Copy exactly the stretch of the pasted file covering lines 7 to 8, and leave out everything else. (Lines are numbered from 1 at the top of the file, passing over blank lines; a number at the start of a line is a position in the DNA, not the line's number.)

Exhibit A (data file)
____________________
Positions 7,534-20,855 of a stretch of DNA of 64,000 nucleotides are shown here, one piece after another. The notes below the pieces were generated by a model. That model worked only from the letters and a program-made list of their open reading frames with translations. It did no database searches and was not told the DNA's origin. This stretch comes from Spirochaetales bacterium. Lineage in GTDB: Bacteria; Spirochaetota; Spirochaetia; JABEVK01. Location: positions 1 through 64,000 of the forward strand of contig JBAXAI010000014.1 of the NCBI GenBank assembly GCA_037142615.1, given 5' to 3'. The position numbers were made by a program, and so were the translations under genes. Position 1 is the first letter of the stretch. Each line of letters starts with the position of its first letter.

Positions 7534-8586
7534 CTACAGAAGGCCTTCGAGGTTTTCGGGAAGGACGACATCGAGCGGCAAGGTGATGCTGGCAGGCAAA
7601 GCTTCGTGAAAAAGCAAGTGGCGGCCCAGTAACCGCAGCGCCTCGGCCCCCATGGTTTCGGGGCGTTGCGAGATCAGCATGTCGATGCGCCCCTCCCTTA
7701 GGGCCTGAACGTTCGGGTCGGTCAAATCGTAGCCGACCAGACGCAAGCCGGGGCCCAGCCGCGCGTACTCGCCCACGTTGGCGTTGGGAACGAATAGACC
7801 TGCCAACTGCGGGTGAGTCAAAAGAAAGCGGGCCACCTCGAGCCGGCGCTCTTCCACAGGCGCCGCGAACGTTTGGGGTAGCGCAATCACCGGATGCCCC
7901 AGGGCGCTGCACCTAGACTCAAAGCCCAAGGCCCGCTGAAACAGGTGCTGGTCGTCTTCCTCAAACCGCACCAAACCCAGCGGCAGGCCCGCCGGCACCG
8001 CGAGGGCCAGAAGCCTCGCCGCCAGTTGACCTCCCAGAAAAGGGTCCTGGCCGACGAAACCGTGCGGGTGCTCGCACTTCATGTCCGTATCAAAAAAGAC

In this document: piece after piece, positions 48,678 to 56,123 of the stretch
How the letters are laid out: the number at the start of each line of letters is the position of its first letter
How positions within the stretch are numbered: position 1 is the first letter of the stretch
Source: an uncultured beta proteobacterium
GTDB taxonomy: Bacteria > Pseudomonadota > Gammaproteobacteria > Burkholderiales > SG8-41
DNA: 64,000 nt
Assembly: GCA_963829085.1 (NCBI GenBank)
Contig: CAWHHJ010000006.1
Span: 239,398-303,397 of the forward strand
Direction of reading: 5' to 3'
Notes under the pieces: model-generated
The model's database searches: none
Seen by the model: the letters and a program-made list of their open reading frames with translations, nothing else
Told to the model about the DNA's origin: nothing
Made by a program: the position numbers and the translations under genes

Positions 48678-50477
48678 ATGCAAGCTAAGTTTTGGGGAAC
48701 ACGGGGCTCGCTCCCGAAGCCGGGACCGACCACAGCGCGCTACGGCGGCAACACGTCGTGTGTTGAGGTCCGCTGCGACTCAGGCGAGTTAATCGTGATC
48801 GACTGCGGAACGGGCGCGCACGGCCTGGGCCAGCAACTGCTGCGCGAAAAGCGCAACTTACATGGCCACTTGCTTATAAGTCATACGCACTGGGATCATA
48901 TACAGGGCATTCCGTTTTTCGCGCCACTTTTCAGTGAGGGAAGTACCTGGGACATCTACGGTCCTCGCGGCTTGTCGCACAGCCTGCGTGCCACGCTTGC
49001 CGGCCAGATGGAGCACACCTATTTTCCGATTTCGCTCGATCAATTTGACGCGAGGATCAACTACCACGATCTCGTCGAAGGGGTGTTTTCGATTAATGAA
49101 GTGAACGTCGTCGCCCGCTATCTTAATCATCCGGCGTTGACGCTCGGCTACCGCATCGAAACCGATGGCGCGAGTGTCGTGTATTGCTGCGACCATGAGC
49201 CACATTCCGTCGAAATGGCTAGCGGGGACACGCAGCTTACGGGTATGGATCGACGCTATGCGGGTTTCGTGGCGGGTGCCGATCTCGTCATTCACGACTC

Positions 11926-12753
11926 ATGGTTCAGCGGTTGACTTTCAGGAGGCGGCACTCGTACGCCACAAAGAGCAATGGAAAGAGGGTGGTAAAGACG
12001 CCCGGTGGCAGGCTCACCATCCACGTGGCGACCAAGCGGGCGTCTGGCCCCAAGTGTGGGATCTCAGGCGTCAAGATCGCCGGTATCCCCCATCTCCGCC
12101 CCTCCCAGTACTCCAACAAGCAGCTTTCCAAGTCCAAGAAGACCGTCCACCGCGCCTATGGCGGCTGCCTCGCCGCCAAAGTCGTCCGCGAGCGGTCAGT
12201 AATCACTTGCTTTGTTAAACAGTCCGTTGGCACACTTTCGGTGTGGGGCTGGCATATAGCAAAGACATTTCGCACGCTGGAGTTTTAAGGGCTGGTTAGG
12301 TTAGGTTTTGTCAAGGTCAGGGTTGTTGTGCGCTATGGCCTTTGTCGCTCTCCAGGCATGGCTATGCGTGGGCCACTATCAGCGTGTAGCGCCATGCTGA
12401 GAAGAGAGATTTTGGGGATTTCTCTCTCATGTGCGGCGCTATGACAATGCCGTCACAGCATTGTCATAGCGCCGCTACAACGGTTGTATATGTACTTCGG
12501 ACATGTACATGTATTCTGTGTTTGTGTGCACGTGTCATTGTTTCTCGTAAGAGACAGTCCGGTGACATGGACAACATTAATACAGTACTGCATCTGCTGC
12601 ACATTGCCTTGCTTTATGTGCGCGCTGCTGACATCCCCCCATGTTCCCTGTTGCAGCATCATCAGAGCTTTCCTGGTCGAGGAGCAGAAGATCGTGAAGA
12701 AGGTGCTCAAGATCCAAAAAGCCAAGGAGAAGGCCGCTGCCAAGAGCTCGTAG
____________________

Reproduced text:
7901 AGGGCGCTGCACCTAGACTCAAAGCCCAAGGCCCGCTGAAACAGGTGCTGGTCGTCTTCCTCAAACCGCACCAAACCCAGCGGCAGGCCCGCCGGCACCG
8001 CGAGGGCCAGAAGCCTCGCCGCCAGTTGACCTCCCAGAAAAGGGTCCTGGCCGACGAAACCGTGCGGGTGCTCGCACTTCATGTCCGTATCAAAAAAGAC